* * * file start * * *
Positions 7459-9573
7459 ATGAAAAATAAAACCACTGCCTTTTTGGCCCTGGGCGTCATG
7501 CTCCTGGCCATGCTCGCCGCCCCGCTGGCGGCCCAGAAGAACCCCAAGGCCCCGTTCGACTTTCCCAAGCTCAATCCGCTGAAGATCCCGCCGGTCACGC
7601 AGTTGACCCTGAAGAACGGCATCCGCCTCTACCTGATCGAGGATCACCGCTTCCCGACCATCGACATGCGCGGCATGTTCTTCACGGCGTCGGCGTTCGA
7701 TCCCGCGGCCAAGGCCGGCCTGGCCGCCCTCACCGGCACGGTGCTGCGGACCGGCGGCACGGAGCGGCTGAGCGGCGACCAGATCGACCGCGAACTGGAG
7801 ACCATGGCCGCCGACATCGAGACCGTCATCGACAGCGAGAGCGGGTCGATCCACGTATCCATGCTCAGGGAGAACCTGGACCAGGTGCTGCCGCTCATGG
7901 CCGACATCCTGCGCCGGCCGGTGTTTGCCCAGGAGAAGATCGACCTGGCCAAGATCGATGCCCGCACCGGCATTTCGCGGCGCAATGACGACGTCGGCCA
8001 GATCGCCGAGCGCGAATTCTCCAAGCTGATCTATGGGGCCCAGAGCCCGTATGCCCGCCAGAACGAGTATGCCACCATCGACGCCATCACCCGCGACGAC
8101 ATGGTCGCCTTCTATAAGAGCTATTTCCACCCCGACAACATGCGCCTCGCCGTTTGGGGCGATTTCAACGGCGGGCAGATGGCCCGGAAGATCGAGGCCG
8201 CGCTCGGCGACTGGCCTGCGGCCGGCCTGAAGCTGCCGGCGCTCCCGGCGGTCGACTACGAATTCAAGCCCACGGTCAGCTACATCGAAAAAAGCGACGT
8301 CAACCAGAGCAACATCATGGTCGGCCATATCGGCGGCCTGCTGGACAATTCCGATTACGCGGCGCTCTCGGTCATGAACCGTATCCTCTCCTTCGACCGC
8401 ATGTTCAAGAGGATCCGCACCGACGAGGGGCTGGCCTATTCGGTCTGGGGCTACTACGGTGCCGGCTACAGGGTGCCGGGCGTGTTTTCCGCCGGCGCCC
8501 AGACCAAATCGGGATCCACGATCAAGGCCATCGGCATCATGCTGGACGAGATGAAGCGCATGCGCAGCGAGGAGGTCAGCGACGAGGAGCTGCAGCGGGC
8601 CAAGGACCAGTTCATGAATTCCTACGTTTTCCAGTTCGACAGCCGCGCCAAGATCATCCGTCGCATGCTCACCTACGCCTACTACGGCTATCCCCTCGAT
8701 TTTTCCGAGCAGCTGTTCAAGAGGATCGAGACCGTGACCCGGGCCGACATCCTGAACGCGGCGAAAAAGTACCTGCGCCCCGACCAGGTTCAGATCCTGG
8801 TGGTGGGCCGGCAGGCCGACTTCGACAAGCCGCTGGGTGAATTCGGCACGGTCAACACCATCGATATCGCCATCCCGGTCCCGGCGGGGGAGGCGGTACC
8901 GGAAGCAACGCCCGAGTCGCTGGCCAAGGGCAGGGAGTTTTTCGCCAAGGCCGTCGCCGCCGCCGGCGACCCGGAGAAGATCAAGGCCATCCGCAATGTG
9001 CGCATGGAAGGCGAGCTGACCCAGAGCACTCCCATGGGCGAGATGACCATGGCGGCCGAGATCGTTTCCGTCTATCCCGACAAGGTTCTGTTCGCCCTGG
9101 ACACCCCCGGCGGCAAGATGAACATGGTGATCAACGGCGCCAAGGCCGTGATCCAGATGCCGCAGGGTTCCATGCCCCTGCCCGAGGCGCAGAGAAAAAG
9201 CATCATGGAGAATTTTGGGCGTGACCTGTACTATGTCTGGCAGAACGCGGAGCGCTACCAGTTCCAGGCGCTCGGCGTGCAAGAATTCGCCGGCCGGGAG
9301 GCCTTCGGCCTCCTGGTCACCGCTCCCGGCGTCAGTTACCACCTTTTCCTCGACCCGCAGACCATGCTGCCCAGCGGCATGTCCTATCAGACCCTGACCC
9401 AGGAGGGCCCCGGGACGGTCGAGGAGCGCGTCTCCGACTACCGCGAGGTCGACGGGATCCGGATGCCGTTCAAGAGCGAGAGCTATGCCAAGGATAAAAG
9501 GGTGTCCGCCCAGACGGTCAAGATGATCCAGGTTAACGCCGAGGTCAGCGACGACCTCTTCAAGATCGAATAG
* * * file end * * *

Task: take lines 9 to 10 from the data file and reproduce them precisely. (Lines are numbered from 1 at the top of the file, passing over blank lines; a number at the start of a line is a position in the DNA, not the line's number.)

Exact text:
8101 ATGGTCGCCTTCTATAAGAGCTATTTCCACCCCGACAACATGCGCCTCGCCGTTTGGGGCGATTTCAACGGCGGGCAGATGGCCCGGAAGATCGAGGCCG
8201 CGCTCGGCGACTGGCCTGCGGCCGGCCTGAAGCTGCCGGCGCTCCCGGCGGTCGACTACGAATTCAAGCCCACGGTCAGCTACATCGAAAAAAGCGACGT